10 Apr These Debt Collection Myths Can Cost You
Among the myths I encounter among my clients:
- I can be sued and not know it.
- The creditor can come to my house and take my stuff.
- I’ll have to explain my situation to a judge in open court.
- I may go to jail if I stop paying.
These fears are exploited by the debt collection industry because they galvanize people: the targets either pay on a less important debt out of fear, or they break down and consider bankruptcy. As a bankruptcy lawyer, I’m torn.
On the one hand, I’m glad to see people and help them analyze how they can extract themselves from debt (they’ve usually waited far too long and should have thrown in the financial towel long ago); on the other hand, service of a summons and complaint is not an emergency . There is plenty of time to make a plan and execute it before the suing creditor gets a judgment.
So, let’s walk through the steps in a collection law suit and see how it works. My timelines are drawn from California law, and the details may differ elsewhere, but not substantially.
Creditor hires a lawyer Except in small claims court, a corporation must be represented by a lawyer. So the decision to sue a delinquent card holder comes at a cost to the creditor. They must either pay for legal counsel or give up a percentage to a collection firm working on a contingency.
Complaint drafted, filed with court and summons issued The complaint sets out briefly the facts and the law that the plaintiff, the party filing the suit, asserts entitle it to a judgment for money. The summons is issued by the court and is the court’s written direction to the defendant that “yes, this suit is real, and there are legal consequences if you take no action”.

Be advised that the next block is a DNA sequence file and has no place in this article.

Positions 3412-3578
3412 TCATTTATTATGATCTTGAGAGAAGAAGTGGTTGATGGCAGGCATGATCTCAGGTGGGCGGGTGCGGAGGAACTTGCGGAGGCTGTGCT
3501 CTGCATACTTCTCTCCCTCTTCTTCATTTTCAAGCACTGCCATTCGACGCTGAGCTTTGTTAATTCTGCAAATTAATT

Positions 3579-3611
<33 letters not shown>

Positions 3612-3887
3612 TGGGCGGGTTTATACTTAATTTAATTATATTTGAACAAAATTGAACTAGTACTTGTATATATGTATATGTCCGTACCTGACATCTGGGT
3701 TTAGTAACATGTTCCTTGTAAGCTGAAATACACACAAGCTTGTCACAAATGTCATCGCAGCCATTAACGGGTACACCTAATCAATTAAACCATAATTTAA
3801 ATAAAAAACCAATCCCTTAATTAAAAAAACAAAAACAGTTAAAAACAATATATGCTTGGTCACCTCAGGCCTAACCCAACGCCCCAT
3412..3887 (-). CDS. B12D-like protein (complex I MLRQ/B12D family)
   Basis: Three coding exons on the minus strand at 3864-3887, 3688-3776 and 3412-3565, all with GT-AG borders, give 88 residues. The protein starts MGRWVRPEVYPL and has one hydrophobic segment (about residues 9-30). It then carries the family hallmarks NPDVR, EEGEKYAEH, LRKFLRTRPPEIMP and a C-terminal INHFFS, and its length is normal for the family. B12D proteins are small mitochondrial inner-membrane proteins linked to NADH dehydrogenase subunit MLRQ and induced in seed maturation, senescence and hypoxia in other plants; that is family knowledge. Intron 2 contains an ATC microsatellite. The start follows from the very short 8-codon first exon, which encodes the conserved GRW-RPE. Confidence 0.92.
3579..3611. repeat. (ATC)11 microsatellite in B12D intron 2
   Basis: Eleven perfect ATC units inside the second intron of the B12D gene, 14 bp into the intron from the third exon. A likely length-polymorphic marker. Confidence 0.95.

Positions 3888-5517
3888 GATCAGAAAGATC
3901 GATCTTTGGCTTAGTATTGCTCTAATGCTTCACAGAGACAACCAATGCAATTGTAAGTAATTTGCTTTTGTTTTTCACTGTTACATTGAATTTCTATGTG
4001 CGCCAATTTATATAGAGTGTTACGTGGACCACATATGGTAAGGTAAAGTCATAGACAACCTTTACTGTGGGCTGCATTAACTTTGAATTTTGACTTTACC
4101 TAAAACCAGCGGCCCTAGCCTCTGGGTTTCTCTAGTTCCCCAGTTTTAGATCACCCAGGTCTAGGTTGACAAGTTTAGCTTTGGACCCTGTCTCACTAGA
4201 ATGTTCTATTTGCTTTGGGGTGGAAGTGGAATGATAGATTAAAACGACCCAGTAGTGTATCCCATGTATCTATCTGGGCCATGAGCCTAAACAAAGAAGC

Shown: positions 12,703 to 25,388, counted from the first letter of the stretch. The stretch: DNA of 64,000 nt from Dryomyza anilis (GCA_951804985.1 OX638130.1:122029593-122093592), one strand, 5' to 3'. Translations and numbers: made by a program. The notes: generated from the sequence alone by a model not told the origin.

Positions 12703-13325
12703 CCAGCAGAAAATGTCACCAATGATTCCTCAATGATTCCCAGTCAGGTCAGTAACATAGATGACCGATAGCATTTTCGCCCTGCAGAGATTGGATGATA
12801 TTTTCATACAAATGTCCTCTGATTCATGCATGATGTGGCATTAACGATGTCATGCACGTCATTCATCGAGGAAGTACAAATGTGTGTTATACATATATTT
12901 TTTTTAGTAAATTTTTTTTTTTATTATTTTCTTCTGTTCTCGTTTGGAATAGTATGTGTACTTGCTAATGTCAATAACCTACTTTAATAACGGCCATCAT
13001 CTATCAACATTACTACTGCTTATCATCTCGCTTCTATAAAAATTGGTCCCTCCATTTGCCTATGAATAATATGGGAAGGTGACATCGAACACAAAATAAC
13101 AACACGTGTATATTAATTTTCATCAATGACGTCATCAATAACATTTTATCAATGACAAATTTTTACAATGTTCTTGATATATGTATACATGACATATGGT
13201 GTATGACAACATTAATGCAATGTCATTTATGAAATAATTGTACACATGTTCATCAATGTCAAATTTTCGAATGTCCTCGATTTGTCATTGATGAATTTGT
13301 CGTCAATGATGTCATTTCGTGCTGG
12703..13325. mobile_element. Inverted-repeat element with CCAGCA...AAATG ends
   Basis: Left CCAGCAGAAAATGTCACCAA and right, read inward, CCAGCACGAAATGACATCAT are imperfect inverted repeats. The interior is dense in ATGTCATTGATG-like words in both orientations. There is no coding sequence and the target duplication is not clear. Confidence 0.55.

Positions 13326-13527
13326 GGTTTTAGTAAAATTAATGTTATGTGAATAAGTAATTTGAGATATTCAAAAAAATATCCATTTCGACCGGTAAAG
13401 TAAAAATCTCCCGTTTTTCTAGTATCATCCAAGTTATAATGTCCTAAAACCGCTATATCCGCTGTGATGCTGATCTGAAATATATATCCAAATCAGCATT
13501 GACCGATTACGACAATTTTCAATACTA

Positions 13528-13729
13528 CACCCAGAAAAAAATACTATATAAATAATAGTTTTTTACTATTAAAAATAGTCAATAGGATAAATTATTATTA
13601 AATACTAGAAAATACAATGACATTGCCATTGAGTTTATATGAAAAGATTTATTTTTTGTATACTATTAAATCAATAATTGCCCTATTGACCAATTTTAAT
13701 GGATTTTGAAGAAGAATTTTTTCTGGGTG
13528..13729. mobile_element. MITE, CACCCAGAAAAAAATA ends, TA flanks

Summons & complaint served on defendant Our concept of due process requires that a person get notice and an opportunity to defend before the state puts its law enforcement mechanisms behind the claims of the party suing. The rules for how service is accomplished vary, and in my experience, it is this aspect of the system that seems to be breaking down: process servers, those people licensed to serve summons seem to be willing to attest to serving the named defendant without having done so.
Defendant gets a set time to answer The time when a written answer is due is set out in the summons. In California, the summons says the answer is due 30 days from service of the complaint. Served with the summons is a notice of a case management conference. Too many people don’t read the documents word for word, spot the date for the conference and assume they don’t have to act before then. WRONG! If no timely answer is filed, the plaintiff can ask for a judgement long before the date set for the hearing.
Absent an answer, creditor asks for judgment The system is set up so that judges are entitled to conclude that you do not dispute the creditor’s right to a judgment if you don’t file an answer. Your ability to pay the debt is not at issue at this point: the issue for decision is whether the law entitles the creditor to a judgment. In California, the statute of limitations is a defense to an otherwise valid debt, but the creditor gets the judgment if no answer asserting the statute is filed.
Judgment is entered The judgment is the court’s determination that the creditor is in deed owed the money it claims and that the creditor can use the law and the mechanics of the government to levy and garnish to collect that judgment. Judgments can be set aside if a court finds that there was no legally effective service or for other excuses. The longer a judgment remains of record, the harder it is to get the default vacated.
A perfectly efficient creditor, who acted the very day that the next action in the sequence is permissible, needs 60-90 days from the filing of the complaint, to get a judgment, and longer to get a writ issued to enforce the judgment. And collection lawyers are not perfectly efficient.
So, the point of this exercise is to hammer home the fact that a collection suit takes time and you will see it coming. Rules surround the process. We do not put people in jail for not paying. (You might be jailed for failing to show up pursuant to a court order issued to collect the judgment, but jail is not the consequence of not paying, it’s the consequence of ignoring a judge’s order.)
Faced with a complaint, meet with a bankruptcy lawyer and explore the big picture in your financial situation. Figure out where this lawsuit fits in the overall scheme of things. Don’t let unfounded fear stop you.
Image courtesy of Wonderlane.
Cathy Moran, Esq.
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